A couple of weeks ago, Barrack Obama visited Florida and stopped in Dunedin for a quick rally. Given that this election is such a historical event in more ways than one, I asked my oldest daughter, Allana, if she wanted to join me at the Obama rally. Allana has been studying the branches of government, the candidates and the election process in school and this first-hand experience provided a wonderful learning opportunity for her.
Although the doors opened at 10:30, we arrived around 9:30. At that time, the line to enter the stadium was already half a mile long. As we waited in line 3 hours, the line continued to grow approximately another half mile behind us. Knology Park stadium has approximately 5,000 seats, but it has been estimated that 10,000 people attempted to attend Obama’s Dunedin rally and many supporters were turned away.
As Allana finished some homework, I chatted with people around us. The crowd was very diverse. Young and old, black and white, college students, working people, retired folks, homosexuals, heterosexuals, liberal and conservatives all rallied together to hear the solutions the next President of the United States offered to fix our country.
The rally began with a non-denominational prayer and the pledge. Despite the stereotypical assumptions often made by conservatives, it demonstrated that Democrats are spiritual and patriotic.
Local politicians (the mayor of Dunedin and the CFO of) and a volunteer for the Obama campaign gave short speeches prior to Obama’s arrival to the podium.
Allana was so moved by the whole experience that she wanted to create a sign to capture her feelings about the whole scene. If you read it carefully, she wrote “I love B.O.” With a stadium jammed with 6,000 sweaty Obama supporters, there was certainly a lot of that!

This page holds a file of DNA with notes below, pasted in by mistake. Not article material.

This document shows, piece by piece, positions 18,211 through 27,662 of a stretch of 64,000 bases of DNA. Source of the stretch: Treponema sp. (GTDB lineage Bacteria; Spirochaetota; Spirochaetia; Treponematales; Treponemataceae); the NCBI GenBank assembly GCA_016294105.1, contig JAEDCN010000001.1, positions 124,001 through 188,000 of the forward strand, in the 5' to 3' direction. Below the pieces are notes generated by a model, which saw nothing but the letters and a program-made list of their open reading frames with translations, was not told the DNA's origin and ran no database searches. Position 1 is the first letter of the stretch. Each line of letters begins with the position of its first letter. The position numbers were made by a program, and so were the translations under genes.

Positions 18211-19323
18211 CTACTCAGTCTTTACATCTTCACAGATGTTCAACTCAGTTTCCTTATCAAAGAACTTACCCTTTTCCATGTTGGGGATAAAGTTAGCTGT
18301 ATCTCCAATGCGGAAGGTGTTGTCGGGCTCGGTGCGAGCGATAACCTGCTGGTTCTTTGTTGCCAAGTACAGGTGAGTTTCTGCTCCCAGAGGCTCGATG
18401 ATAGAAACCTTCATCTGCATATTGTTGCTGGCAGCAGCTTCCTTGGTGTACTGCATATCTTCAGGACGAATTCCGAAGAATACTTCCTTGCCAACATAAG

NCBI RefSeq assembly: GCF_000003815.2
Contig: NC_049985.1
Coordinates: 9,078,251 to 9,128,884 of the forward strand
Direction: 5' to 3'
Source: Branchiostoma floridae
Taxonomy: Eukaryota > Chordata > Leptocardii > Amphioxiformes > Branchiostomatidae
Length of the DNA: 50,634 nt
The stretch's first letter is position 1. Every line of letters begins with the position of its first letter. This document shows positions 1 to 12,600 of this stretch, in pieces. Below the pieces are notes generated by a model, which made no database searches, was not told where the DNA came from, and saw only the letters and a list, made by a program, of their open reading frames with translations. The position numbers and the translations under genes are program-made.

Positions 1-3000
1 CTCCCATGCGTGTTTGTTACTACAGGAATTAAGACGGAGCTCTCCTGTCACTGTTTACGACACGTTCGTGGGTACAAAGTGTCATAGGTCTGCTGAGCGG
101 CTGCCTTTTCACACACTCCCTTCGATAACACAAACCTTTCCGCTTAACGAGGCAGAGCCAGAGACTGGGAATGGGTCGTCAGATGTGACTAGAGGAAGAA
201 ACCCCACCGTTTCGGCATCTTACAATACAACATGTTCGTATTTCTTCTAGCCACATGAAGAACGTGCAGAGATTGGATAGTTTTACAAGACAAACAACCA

Political rallies always make me chuckle, because they remind me of the football pep rallies during my high school years. Politicians often use words like “We need to shake them up!” or “Those politicians didn’t keep their eyes on the ball.” Obama was no exception and the enthusiasm of the crowd was intoxicating.
His talking points were the same issues he shared during the first presidential debate and once again, Obama’s presence was very presidential. He was articulate and I believe he will represent America well.
After the Obama rally, I had considered voting early. Voting early will help avoid a repeat of the 2000 election. Plus, the temptation to vote early offers a lot of appeal to any mom because we can avoid waiting in long lines with whining children. Although, I realize the importance for my children to witness democracy in action as I model my civic duty when voting, waiting an hour or so in line with screaming children in tow to vote can deflate anyone’s patriotic passion.
Somehow, I avoided procrastinated voting early. Honestly, I don’t know if I will vote for Obama because I don’t believe Obama represents the true left of the Democratic Party. If I voted today, I would cast my vote for Cynthia McKinney of the Green Party.
However, with an election so close, Obama could lose the election because of my vote. I want to vote my conscious but I realize I may need to vote my party on Election Day to help Obama defeat McCain.